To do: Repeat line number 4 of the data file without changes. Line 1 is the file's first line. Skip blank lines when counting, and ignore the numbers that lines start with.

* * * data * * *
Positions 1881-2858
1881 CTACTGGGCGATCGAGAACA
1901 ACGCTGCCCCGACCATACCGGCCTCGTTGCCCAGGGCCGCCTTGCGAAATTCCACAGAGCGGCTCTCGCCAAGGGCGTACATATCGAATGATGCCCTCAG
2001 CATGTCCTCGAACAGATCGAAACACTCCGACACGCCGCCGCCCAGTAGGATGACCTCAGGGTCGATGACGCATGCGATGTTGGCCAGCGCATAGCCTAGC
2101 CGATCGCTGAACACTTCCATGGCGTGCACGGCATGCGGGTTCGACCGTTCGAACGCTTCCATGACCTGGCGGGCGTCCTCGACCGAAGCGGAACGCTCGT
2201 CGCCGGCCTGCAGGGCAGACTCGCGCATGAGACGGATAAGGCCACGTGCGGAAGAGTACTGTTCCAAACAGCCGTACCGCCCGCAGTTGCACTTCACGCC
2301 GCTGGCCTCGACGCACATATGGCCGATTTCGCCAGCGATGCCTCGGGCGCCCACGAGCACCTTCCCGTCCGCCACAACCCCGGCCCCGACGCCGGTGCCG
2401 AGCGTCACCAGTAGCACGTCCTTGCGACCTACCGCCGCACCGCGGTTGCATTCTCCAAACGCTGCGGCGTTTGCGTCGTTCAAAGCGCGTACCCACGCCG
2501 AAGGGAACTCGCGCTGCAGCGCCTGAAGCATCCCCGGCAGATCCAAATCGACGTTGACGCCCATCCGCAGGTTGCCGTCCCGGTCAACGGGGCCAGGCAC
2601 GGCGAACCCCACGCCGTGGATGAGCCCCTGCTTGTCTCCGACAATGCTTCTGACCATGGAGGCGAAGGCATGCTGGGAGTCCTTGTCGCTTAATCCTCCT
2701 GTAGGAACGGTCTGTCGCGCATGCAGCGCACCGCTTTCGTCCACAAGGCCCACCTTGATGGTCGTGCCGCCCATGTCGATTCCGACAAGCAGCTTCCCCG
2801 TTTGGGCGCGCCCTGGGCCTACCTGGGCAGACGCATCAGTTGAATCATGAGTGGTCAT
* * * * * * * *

2001 CATGTCCTCGAACAGATCGAAACACTCCGACACGCCGCCGCCCAGTAGGATGACCTCAGGGTCGATGACGCATGCGATGTTGGCCAGCGCATAGCCTAGC